restrictive of liberty."20  


                                    A probation condition that infringes a defendant's constitutional  

rights  by  restricting  the  defendant's  family  associations  is  reviewed  with  special  


                  The court must find that such a condition is both "reasonably related to the  


rehabilitation of the offender and protection of the public" and "narrowly tailored to  



avoid unnecessary interference with [the defendant's] family relationships."                                               In this  


analysis, the court must affirmatively consider, and have good reason for rejecting, any  


less restrictive alternatives.                 

                     The  superior  court  did  not  apply  this  heightened  level  of  scrutiny  in  

Simants's case.  The judge asked the probation officer who proposed this condition of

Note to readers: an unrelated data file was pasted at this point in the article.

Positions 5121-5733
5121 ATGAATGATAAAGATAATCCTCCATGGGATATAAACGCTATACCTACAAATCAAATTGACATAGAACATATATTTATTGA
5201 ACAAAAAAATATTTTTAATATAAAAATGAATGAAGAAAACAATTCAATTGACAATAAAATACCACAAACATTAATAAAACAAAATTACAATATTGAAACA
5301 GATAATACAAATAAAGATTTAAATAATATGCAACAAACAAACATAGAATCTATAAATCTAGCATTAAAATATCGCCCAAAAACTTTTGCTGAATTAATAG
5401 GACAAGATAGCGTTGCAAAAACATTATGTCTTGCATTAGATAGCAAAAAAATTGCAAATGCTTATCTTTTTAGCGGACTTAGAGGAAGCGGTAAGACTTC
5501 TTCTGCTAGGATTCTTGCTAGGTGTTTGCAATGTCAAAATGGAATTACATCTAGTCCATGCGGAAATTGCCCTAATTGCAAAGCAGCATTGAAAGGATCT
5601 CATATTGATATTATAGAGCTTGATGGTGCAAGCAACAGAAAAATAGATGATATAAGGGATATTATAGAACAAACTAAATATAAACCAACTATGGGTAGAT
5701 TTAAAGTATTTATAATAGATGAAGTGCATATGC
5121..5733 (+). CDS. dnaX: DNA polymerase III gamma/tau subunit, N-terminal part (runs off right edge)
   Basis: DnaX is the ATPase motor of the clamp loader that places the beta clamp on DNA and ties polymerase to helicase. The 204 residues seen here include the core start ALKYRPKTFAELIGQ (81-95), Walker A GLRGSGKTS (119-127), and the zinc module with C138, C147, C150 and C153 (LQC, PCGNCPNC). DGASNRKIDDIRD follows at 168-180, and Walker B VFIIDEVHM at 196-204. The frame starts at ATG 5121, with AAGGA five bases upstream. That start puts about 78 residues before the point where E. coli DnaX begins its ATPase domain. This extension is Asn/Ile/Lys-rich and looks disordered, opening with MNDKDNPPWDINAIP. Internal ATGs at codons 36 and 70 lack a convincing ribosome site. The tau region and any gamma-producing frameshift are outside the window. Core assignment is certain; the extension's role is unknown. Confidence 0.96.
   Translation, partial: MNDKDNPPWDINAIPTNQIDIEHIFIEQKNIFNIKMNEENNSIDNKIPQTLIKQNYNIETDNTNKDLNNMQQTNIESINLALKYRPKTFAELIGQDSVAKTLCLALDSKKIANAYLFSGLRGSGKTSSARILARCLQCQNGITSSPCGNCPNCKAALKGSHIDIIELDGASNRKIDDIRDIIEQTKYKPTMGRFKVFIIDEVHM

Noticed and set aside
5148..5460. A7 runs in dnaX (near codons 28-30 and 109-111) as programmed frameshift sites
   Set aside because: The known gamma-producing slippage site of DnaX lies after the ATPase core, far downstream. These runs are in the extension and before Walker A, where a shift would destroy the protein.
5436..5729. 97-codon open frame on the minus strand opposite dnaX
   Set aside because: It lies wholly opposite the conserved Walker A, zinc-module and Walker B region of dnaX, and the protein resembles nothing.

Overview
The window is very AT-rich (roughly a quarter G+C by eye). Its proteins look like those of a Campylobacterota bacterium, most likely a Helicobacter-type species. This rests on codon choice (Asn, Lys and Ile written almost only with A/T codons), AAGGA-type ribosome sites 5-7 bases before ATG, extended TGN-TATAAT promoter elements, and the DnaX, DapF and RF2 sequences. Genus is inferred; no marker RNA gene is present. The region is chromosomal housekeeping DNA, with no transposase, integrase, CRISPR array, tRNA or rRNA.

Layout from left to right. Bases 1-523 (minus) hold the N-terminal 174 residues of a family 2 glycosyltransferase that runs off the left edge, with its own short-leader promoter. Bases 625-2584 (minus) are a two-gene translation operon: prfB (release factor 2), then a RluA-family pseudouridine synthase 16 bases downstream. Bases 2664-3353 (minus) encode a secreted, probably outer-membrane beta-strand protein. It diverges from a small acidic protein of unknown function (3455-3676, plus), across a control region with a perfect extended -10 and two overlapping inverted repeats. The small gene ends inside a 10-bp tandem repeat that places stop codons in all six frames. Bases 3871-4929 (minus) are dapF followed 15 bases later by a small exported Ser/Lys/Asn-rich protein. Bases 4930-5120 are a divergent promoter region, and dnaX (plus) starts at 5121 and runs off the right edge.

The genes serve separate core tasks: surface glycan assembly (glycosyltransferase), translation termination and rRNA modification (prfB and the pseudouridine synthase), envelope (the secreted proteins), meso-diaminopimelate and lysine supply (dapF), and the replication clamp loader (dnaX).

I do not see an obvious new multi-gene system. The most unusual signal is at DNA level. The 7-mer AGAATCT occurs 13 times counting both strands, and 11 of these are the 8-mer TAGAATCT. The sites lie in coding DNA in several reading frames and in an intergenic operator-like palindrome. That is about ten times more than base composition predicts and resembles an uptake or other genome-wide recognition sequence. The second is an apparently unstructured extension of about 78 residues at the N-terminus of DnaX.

probation whether the officer intended to preclude Simants from living with her own  


children,  and  the  probation  officer  said  that  he  did  -  at  least  until  a  sex  offender  


treatment provider determined that it was safe for Simants to live with her children.  The  


probation officer conceded that this determination would not necessarily be made until  

after Simants was released from prison and already on probation.  

     20   Diorec v. State , 295 P.3d 409, 412 (Alaska App. 2013) (quoting                               Roman v. State , 510  

P.2d 1235, 1240 (Alaska 1977)).  

     21   Diorec , 295 P.3d. at 414.  

     22   Id. ; see also Hinson v. State , 199 P.3d 1166, 1174-75 (Alaska App. 2008);                                    Dawson